Almost any type of bicycle can be used on the trail, but on the hybrids, a rider sits more upright than on a regular mountain bike. That, and the padded wide seat with a shock absorber, makes for a comfortable cruise. The bikes are not for serious off roading, but are perfect for gravel trails such as the Katy.
Defiance has received federal funds to build a quarter-mile bike loop through town that will give riders better access to the two taverns, winery, B&Bs and other attractions, said the shop’s owner, Robin White.
“Business is good, more people are staying close to home,” White said of her bike shop. “People are getting creative with using the trail for family vacations. It’s a state park, great for people of all levels.”
A test ride on the hybrid included a meeting with a red fox with a bushy tail that didn’t seem anxious to give up its spot on the trail. A later wildlife sighting was a tiny snapping turtle crossing to get to the farm pond on the other side.
GREASING THE RAILS
My first day on the trail began in Clifton City, and I noticed a welcome change from my last time through here: Heading east through Pilot Grove to Boonville, the trees had grown to form a graceful arch over much of the trail, creating a canopy that provided sun-dappled shade.
A maintenance worker was helping nature a little bit, said Dawn Fredrickson, the Katy coordinator for the Missouri Department of Natural Resources’ Division of State Parks
“He’s an artist with his side-arm mower,” Frederickson said. “People comment all the time, ‘It’s like a boulevard.’”
The trail, because it follows a rail corridor, is mostly flat, but there is a gradual incline towards Boonville, until Lard Hill provides a reprieve and you coast the final mile into town and the Missouri River valley.
According to local lore, the hill is named for an incident in which a train hit a woman’s pig, and the railroad refused to fully compensate her. She greased the tracks with lard, causing the locomotives to spin their wheels, until the railroad paid up.
Boonville has a 1912 Mission-style depot with a museum in a bright green caboose, and is home to the historic Hotel Frederick, which has been restored to its former elegance and houses Glenn’s Café, a Cajun restaurant.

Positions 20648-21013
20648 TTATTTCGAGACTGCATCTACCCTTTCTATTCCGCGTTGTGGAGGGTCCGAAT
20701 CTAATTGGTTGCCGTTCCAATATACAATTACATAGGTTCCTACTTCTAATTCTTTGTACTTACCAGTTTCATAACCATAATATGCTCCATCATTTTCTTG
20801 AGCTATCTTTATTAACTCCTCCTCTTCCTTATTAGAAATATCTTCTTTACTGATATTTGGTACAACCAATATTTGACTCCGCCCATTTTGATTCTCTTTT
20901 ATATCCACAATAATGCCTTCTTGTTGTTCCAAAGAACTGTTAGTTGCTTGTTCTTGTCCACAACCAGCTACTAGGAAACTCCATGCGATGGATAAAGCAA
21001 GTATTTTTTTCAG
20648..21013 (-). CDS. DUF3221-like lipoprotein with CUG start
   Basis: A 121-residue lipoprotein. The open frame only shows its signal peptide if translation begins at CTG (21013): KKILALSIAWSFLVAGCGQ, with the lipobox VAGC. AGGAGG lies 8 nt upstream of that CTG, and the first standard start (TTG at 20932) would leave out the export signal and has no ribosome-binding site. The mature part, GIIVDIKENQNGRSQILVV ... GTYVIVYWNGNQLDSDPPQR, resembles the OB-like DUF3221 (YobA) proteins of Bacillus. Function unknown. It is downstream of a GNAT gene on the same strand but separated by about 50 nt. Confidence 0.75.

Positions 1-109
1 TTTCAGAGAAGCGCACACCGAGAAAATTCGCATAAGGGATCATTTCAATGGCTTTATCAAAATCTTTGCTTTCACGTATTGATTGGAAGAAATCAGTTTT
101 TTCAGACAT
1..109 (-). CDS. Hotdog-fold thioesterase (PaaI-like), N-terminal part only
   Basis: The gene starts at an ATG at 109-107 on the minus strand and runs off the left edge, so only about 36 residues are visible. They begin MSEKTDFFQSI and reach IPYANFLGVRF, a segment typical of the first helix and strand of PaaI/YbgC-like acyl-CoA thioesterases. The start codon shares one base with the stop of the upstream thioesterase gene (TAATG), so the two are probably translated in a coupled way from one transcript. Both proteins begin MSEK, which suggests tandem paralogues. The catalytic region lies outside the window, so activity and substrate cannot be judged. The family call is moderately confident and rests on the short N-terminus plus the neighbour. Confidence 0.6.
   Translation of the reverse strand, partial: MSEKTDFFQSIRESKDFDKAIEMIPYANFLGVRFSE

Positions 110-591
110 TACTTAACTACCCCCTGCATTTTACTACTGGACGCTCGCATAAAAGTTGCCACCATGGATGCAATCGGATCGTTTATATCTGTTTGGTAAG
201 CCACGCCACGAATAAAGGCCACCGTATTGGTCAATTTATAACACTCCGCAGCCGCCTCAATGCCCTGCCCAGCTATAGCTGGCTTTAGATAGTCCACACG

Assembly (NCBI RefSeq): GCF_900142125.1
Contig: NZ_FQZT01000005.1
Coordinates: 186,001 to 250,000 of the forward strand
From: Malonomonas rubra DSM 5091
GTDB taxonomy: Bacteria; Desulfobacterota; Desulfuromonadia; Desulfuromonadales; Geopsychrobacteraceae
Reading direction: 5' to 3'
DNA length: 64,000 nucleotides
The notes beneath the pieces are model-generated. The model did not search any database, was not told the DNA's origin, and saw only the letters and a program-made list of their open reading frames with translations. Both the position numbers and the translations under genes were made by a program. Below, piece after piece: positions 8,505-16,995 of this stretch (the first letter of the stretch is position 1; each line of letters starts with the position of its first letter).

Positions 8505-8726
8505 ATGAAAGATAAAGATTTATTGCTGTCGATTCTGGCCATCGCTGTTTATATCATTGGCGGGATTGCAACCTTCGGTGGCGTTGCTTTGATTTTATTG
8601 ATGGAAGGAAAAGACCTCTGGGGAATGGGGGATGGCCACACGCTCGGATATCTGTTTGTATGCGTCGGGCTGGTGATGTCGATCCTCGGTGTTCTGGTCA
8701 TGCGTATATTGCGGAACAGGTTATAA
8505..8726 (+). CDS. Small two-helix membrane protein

The town also recently won its battle to save the old Katy bridge, and has begun raising funds to develop it as a pedestrian link to the trail. The bridge was finished in 1932 and was the first vertical lift bridge that used counterweights.
“It’s an historic engineering site, and the most photographed thing in Boonville,” said Paula Shannon, who helped lead the fight to prevent the bridge’s demolition.
ALONE WITH NATURE
My final ride, from Mokane to Marthsasville, included an overnight at McKittrick, which is across the river from Hermann, a town that showcases the heritage of the German immigrants who began arriving in the 1830s.
Hermann’s new bridge has a lane for cyclists, and a dedicated lane is being added to the bridge at Jefferson City, offering Katy riders easier access to the state capitol. Also in the works later this year is a 13-mile extension from St. Charles to Machens, making the longest rail-trail even longer.
McKittrick boasted one of the trail’ s newest entrepreneurs, and one of its oldest.
Rich Lauer and his girlfriend, sculptor Joey Los, have rehabbed the 1905 mercantile store, which featured a vaudeville theater and dance hall on the second floor.
“We’ll have a B&B upstairs but will leave the stage for entertainment events,” Lauer said. “Downstairs is a café that seats 20, and booths with art for sale. We want to encourage new artists to come out of their shell and give it a shot.”
Overlooking McKittrick is Meyer’s Hilltop Farm, a B&B that is marking its own 20th anniversary.
“We didn’t know the trail was going in when we bought this place - that’s been a bonus,” said Maggie Meyer, who lives on the farm with her husband, Eldon, and a pair of miniature donkeys named Leon and Oscar.
“We get a lot of riders from Colorado -- they seem to be more health conscious – and Arizona,” she said. “We had a couple from Florida, but Florida people seem more interested in gold jewelry and dancing.”
I had the trail to myself on my last weekday ride, except for Mark Plumb, 47, a doctor from Milwaukee. Like so many people, Plumb used his trip on the Katy to decompress.
“I came down to spend three days on the trail,” he said. “I just wanted to get out and be in nature. I’ve been working too much lately.”